In the middle of winter, Talbot said staff sent her on a two-week hike through the mountains, carrying an 80-pound backpack. Deep in the forest, she was left alone for five days, not knowing when, or if, someone would return for her.
“I thought if I made it through, I would go home after,” said Talbot. “I was like, ‘I can do this. It’s OK,’ but it was horrific.”
But Talbot didn’t go back to Canada right away. Instead, she stayed within the CEDU system, and was sent to the therapeutic boarding school Northwest Academy.
At night, she was made to sleep facing the middle of the dorm room and wasn’t allowed to roll over, or cover her eyes, causing routine sleep deprivation, she said. Every 20 minutes, a staff member walked by and shone a flashlight in her face to make sure she hadn’t rolled over.
During the day, under the guise of singing lessons, a staff member took her to a secluded spot, where he kissed and groped her, she said. He also punished her by making her saw rocks for hours on end.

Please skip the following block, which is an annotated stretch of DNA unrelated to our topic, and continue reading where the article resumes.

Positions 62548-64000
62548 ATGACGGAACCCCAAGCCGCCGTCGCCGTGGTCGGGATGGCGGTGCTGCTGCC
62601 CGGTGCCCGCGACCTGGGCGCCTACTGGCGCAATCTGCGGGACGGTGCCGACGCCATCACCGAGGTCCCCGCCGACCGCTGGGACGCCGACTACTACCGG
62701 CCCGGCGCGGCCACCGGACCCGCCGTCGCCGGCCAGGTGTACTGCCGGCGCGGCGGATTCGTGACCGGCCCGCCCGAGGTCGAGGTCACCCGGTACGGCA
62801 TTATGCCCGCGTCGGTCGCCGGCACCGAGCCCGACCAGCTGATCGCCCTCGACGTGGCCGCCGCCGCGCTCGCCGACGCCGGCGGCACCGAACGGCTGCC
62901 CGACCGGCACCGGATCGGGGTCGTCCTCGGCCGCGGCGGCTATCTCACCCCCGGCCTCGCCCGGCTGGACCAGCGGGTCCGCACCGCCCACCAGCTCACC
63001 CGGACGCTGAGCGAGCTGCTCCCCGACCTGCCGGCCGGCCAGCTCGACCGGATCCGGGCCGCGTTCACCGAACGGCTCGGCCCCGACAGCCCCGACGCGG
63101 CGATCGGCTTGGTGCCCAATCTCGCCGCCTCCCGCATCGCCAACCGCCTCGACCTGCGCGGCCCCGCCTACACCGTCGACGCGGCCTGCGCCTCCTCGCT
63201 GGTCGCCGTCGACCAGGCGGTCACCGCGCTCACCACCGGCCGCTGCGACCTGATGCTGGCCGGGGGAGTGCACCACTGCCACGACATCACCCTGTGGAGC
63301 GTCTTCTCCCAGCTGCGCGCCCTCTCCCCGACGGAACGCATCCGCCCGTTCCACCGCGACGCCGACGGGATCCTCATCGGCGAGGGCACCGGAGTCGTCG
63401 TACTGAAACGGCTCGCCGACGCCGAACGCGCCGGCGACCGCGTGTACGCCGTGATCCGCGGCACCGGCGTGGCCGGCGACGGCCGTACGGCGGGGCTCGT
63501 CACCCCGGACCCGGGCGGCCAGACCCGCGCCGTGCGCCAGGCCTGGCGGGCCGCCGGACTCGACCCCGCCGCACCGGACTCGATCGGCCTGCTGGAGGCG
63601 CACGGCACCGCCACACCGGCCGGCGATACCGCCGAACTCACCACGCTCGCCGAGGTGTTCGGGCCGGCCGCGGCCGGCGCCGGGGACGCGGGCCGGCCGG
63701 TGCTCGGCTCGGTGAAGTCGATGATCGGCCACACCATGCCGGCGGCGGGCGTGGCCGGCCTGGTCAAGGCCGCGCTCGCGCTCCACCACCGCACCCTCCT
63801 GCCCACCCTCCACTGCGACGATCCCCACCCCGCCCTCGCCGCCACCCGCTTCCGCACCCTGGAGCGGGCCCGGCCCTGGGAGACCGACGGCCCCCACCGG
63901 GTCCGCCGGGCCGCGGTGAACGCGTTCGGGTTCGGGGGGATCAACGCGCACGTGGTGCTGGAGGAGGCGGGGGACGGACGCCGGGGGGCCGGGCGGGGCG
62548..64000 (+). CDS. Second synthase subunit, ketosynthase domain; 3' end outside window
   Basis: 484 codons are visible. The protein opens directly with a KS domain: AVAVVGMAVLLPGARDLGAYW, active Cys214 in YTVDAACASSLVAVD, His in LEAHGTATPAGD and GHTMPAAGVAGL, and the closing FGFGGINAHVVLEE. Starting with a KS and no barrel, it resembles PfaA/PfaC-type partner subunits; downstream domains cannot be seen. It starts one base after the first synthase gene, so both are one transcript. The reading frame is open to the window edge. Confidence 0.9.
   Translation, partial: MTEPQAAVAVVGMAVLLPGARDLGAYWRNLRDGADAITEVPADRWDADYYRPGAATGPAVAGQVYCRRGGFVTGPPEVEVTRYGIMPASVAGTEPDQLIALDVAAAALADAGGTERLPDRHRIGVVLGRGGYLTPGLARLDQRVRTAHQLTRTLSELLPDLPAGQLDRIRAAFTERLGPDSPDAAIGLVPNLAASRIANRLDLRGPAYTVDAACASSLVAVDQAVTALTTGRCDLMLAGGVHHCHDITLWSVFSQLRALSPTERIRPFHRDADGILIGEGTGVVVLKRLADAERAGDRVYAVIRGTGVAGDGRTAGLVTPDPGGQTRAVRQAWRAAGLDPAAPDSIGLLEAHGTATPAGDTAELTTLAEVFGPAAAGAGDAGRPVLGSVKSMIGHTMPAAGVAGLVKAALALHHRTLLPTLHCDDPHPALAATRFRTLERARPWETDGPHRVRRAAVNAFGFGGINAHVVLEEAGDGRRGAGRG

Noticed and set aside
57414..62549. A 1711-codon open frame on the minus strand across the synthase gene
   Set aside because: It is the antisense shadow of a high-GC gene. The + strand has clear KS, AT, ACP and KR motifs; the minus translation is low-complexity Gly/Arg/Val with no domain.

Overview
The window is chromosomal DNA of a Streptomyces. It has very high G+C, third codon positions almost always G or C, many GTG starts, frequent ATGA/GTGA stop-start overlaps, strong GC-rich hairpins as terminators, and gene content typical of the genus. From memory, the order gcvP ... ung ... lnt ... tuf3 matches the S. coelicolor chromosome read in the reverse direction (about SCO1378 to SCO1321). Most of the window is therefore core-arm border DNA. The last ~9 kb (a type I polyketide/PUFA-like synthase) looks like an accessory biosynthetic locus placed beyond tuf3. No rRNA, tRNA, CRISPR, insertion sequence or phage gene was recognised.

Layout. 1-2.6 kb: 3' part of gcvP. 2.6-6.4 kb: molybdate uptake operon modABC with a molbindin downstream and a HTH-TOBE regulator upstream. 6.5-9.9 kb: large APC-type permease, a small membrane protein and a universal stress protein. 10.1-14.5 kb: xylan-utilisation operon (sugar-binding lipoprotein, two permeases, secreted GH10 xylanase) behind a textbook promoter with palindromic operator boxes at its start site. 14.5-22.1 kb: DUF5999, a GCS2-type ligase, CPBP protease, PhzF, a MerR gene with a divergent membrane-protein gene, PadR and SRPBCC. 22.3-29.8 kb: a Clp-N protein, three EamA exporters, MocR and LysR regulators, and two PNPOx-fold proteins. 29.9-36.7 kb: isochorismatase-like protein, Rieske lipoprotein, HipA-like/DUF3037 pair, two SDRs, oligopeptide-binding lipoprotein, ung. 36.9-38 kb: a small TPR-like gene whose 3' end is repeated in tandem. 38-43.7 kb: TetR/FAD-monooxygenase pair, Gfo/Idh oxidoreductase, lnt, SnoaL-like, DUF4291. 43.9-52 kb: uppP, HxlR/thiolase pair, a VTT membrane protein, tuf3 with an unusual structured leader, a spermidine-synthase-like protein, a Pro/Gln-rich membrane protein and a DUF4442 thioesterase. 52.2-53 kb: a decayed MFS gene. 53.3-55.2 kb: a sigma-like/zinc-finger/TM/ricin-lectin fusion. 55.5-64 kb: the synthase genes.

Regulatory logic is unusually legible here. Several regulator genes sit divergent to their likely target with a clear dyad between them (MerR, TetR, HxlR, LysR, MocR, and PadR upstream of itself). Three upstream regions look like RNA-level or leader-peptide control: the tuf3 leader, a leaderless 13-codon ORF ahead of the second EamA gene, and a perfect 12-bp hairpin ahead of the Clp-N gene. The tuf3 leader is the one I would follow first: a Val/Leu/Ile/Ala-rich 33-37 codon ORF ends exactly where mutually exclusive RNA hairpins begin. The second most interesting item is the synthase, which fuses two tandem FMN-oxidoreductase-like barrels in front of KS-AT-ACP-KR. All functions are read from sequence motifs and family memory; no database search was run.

“It’s so damaging,” said Talbot.
Although now a paramedic, Talbot hasn’t been able to work for two years due to aggressive post-traumatic stress disorder rooted in her months in Idaho.
She has terrible insomnia, only able to sleep when taking medication.
“I have nightmares,” Talbot said. “I dream about being somewhere I can’t get out of.”
CEDU shuttered Ascent shortly after Talbot left. In 2005, the organization faced dozens of lawsuits from parents and former students alleging medical malpractice and abuse by poorly trained staff. Aaron was among those who sued, but CEDU went bankrupt before she reached a settlement.
CEDU’s Northwest Academy was also bought by Universal Health Services, but then closed in 2018 due to low enrolment numbers.